One Big Investing Mistake

The latest 12-month return through the end of March for the U.S. stock market is a loss of around 9%. The last all-time high for the S&P 500 was on December 27, 2021. That’s over 460 days since we’ve seen new highs in the stock market. For investors, that can feel like a really long time!

During times of stock market and economic uncertainty, I will get questions like the one someone asked me last week:

“Should I get out of the stock market and get back in when it starts going up again?”

What I find interesting about this particular question is it’s always asked after significant declines in the stock market.

This is a concern I got quite a few times towards the end of last year after the market was already down 20%+ from the beginning of the year.

If you really wanted to save yourself from the pain of watching your portfolio value drop, you would need to cash out before these declines. But no one was clamoring to get out of the market before the pandemic in 2020 because the S&P 500 was up more than 50% over the previous five years. Nor did I hear about anyone wanting to get out before this most recent correction which began in December 2021, because the market was up over 25% in 2021.

Nobody wants to sell their stocks when they’re making money so the thought of selling usually doesn’t occur until after the discomfort of some losses. While selling out of your stocks after a big market drop may provide some sense of relief, it can be devastating to your net worth.

The Wall Street Journal recently interviewed a handful of retirees about their financial lives. The first couple shared how their retirement plans changed drastically after the 2008 crash:

“Mr. Jones’s retirement account took a hit in 2008 and never recovered. Spooked by the S&P 500’s 38.49% decline in 2008, he sold his stocks and invested in a stable value fund that earned about 1% a year.”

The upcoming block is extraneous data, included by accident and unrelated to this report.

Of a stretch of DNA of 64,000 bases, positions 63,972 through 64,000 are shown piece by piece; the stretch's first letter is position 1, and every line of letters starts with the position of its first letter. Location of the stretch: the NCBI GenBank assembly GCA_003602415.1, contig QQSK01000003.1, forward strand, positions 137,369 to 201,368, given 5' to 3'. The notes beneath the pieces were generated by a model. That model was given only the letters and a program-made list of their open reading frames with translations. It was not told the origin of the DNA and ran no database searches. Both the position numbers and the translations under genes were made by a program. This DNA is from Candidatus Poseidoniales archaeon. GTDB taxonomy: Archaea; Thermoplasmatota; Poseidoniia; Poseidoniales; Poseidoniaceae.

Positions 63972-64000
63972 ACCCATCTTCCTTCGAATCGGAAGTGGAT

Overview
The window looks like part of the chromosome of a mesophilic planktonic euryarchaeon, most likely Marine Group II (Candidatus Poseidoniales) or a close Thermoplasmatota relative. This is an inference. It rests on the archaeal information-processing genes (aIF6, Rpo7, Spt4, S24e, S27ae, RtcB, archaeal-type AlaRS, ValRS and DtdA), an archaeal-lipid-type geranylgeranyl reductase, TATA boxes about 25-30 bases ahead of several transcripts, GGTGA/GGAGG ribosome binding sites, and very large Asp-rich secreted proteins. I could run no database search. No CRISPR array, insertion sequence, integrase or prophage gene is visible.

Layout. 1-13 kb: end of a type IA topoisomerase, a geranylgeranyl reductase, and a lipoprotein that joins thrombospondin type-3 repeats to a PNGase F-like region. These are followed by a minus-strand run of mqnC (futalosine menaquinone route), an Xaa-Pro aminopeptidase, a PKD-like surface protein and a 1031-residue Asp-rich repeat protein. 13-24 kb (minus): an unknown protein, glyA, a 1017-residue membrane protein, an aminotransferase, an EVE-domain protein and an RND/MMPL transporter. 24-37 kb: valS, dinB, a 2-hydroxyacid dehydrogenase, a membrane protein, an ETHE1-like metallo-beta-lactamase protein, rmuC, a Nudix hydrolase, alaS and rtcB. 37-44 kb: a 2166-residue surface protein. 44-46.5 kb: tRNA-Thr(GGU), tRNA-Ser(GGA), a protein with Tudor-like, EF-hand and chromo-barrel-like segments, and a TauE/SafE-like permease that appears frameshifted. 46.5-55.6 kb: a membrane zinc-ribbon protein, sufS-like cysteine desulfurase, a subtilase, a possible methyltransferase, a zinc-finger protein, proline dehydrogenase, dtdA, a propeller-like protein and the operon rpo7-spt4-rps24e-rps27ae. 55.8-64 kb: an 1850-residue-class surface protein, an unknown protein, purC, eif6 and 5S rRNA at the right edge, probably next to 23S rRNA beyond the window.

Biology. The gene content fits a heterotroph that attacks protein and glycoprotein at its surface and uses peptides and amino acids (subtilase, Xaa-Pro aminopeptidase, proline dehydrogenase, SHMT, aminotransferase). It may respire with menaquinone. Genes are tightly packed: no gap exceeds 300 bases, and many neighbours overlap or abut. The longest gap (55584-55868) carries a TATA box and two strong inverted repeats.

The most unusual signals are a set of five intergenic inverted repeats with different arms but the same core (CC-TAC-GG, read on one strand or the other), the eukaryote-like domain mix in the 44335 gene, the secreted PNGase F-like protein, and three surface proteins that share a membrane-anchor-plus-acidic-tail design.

The article says Mr. Jones’ account is now worth $129,000 after the 1% per year returns, which means it would have been worth around $110,000 when he cashed out of his stocks in 2008.

Had he not been spooked by the market crash and simply kept his money in an S&P 500 fund, his account value would be somewhere around $690,000 right now. Since the crash in 2008, the S&P 500 is up well over 500%.

I hear anecdotes all the time of family members and friends who supposedly “lost everything” in the 2008 financial crisis and that’s why they’re now suspicious of the stock market. The only reason someone would have lost everything is if they had sold their stock after the downturn and weren’t invested for the ensuing 10-year bull market where they would have made up all of their losses and then some.

If you take your money out of the stock market after a large decline you never even give your portfolio a chance to recover.

“I’ll just get back in when the dust settles.”

Waiting for the perfect time to invest rarely works out. Either you get too comfortable sitting in cash because it feels like the downturns will never end or when stocks rip upward as they tend to do coming off of a market crash, you’ll talk yourself out of investing because you assume those gains aren’t going to last. By the time the dust settles, it’s usually too late.

When things seem uncertain or scary, our human instinct is to do something. However, most of the time the most optimal thing you can do for your portfolio is nothing.

It’s hard enough to sit through the occasional massive drawdown in the stock market. But if you take those beatings and miss out on the subsequent gains, you end up losing twice.

And that’s one big investing mistake that’s difficult to recover from.

Thanks for reading!